The only glimmer of competence came from the concierge desk, which stood in stark contrast to the food and beverage service.  Orders were frequently incorrect, and bizarre excuses were offered, from a sudden shortage of bananas and avocados to lost drink orders.  Even a simple request for a fruit plate with strawberries turned into an odyssey of delays and disappointment and a misunderstanding of what fruit is.

They comped the return transfers after we complained, which was at least decent.  The manager passed on his regards but never bothered to see us.  Our parting gift was a box of beautifully presented nuts—much like the hotel itself, stylish and elegant on the surface but, ultimately, lacking any substance.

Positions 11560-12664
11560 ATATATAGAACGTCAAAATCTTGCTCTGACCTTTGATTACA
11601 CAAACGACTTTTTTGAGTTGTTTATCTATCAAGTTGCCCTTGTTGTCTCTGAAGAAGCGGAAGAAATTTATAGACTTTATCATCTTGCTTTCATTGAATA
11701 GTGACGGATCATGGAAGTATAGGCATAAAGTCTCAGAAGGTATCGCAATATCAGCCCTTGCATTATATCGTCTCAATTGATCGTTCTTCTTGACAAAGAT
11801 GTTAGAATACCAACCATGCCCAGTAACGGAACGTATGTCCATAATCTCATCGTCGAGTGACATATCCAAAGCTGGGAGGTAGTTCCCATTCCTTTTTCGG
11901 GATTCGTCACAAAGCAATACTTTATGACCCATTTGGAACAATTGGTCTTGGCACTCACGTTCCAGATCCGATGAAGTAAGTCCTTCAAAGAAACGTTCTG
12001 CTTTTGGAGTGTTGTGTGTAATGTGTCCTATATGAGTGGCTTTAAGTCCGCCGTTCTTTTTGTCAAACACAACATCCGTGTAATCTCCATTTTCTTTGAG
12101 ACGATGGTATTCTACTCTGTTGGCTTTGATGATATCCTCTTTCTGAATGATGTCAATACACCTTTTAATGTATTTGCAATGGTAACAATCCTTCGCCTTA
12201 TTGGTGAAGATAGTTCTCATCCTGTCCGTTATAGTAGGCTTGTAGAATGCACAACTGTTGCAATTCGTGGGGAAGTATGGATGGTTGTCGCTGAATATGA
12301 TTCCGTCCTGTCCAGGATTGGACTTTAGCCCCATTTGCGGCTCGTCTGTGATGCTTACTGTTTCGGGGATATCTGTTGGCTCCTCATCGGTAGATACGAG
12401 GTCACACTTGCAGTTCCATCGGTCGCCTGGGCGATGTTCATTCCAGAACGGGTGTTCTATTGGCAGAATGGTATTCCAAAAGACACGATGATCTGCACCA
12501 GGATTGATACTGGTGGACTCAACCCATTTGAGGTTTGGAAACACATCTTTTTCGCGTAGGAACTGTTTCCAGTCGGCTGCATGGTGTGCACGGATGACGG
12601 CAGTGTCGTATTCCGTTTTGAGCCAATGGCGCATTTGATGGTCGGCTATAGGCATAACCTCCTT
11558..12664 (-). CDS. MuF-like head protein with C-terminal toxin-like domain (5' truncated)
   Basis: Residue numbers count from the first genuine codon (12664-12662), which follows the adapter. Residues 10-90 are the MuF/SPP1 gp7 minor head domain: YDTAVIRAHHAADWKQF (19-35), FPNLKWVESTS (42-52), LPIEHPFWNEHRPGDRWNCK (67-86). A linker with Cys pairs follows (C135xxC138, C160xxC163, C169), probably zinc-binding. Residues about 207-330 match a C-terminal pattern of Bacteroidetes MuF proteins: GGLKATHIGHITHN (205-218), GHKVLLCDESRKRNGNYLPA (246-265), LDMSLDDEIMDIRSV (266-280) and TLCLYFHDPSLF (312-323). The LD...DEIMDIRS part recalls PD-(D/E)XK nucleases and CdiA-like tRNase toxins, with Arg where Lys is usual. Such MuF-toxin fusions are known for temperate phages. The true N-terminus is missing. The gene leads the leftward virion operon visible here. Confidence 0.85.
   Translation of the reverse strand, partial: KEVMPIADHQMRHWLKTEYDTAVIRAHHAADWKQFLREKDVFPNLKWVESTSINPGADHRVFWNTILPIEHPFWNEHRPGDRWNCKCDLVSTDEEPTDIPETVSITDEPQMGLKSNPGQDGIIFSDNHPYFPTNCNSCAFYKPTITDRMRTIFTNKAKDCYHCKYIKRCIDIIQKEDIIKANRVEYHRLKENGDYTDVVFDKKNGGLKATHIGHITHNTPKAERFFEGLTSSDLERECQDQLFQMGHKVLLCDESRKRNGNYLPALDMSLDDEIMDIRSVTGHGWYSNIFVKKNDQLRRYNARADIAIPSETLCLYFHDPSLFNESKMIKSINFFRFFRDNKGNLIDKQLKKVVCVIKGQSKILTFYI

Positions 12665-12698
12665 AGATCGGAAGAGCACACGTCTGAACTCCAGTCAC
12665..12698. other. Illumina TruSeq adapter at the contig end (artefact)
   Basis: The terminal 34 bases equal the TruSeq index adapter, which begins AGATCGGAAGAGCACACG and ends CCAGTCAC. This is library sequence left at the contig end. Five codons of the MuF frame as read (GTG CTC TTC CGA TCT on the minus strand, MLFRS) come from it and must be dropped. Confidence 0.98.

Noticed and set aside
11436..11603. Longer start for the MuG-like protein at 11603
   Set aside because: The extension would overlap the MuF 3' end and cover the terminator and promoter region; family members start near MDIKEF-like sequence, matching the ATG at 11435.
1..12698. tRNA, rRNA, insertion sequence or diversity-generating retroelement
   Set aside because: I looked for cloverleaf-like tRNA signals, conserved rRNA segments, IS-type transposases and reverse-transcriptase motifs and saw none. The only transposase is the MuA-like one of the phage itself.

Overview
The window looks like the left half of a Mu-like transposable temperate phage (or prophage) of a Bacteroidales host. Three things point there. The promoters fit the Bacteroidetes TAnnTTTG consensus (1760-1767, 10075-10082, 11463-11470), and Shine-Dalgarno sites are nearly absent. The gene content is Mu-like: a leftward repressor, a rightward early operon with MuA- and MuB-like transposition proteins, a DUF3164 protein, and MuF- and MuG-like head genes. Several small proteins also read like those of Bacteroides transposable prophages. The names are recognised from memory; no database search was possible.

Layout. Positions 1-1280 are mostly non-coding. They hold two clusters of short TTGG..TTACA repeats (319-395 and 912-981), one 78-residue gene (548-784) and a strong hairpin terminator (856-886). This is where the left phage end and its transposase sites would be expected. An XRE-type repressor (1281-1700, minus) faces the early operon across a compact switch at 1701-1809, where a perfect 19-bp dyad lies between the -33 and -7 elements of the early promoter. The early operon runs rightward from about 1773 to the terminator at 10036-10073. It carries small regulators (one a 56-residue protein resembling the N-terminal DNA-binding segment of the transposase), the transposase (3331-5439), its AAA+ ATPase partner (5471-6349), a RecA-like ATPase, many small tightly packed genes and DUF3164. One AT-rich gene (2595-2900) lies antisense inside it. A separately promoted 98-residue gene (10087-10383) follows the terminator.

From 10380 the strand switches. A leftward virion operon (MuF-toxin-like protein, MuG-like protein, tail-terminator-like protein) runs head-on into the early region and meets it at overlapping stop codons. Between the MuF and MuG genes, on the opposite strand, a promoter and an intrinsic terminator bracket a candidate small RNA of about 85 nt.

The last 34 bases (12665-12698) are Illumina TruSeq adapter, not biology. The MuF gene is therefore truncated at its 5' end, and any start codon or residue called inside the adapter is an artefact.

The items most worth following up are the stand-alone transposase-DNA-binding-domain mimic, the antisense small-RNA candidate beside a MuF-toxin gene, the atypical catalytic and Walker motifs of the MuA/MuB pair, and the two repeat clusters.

The food here is notably better than the service, though that’s not setting the bar particularly high—it’s like being more charming than Buffalo Bill.  They have three restaurants, which is quite impressive for a property of this size: Mistura for Mexican fare, Taiyo serving Japanese cuisine, and Beefbar, which, unsurprisingly, specialises in meat.  They even have dedicated vegetarian menus.  Taiyo offers ocean views and beachside dining, while Mistura is conveniently next to the family-friendly pool, allowing you to mix and match orders from both menus.

Our first lunch was a bit of a disaster, with three mix-ups in our order.  Everything comes with an automatic 20% service charge and they still have the nerve to ask for an additional tip.  The poke bowl was passable; the chicken dish for dinner was forgettable, but Lucie liked it enough for me to trade her for the pizza, which turned out to be a decent save.